October 18, 2016 / 9:25 AM / 9 months ago

UK watchdog makes changes to boost competition in wholesale banking

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The logo of the new Financial Conduct Authority (FCA) is seen at the agency's headquarters in the Canary Wharf business district of London April 1, 2013.Chris Helgren

LONDON (Reuters) - Britain's markets watchdog set out changes on Tuesday to how banks treat business customers, saying it will ban clauses that tie in clients, and change how companies are floated.

The Financial Conduct Authority (FCA) published its final report into competition in the investment and corporate banking market, confirming "remedies" outlined in an interim report in April.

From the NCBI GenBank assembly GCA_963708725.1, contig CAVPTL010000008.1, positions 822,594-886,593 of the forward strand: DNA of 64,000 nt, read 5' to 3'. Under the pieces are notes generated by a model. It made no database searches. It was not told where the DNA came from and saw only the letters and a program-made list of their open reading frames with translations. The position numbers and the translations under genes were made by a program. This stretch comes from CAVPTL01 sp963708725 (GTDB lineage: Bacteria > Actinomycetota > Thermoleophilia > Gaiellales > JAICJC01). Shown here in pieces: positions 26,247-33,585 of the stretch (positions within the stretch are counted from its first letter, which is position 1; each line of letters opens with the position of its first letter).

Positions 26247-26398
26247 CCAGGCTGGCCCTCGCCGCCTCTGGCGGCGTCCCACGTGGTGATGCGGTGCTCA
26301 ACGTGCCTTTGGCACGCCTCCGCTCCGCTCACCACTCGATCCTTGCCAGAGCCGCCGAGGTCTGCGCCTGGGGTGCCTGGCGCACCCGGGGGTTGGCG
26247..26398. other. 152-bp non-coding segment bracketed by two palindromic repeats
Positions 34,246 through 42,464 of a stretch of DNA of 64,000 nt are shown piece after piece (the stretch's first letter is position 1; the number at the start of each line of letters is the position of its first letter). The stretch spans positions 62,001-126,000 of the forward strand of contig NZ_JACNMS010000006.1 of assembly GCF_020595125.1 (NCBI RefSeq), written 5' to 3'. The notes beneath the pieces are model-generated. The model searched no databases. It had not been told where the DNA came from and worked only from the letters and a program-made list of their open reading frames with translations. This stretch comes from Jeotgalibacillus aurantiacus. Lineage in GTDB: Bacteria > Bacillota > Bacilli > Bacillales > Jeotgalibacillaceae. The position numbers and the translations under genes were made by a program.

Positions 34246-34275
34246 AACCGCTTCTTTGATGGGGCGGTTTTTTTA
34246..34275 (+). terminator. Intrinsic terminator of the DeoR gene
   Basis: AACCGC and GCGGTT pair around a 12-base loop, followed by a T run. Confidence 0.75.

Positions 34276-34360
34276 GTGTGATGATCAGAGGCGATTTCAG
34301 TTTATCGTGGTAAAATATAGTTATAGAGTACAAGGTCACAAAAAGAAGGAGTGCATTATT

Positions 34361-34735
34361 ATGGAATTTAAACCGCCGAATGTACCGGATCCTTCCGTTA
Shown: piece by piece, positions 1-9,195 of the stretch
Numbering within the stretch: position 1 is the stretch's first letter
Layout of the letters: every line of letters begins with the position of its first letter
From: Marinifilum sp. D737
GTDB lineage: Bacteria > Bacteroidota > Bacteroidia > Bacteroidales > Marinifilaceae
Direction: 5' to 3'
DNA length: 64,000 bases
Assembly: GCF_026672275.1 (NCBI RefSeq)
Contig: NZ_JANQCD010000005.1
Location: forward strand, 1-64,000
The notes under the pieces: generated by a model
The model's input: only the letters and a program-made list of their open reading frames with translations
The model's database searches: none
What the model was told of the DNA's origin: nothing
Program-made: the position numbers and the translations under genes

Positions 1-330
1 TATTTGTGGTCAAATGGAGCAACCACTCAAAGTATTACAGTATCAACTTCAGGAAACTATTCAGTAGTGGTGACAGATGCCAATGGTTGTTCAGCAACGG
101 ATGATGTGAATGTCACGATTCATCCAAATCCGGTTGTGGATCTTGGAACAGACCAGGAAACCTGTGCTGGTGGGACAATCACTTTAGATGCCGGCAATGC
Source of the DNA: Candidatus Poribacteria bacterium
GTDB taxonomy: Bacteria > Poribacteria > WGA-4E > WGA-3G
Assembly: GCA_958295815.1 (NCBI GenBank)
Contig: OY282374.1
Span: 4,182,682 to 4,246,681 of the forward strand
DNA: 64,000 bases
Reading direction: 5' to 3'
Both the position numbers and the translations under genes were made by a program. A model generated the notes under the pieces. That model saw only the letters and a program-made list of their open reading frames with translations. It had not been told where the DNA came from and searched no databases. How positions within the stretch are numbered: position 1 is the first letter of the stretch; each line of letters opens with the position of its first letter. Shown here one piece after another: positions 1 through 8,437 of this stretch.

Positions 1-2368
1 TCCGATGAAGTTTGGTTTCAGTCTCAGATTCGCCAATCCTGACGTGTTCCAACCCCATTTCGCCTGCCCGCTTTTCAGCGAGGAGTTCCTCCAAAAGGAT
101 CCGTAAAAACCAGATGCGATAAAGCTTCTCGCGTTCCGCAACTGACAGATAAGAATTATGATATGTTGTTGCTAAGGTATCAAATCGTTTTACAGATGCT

"The universal banking model clearly works well for a wide range of participants but areas such as the use of restrictive contractual clauses, league table credibility and the allocation of shares in IPOs are not always working as well as they could," Christopher Woolard, FCA director of strategy and competition, said in a statement.

Reporting by Huw Jones, editing by Carolyn Cohn

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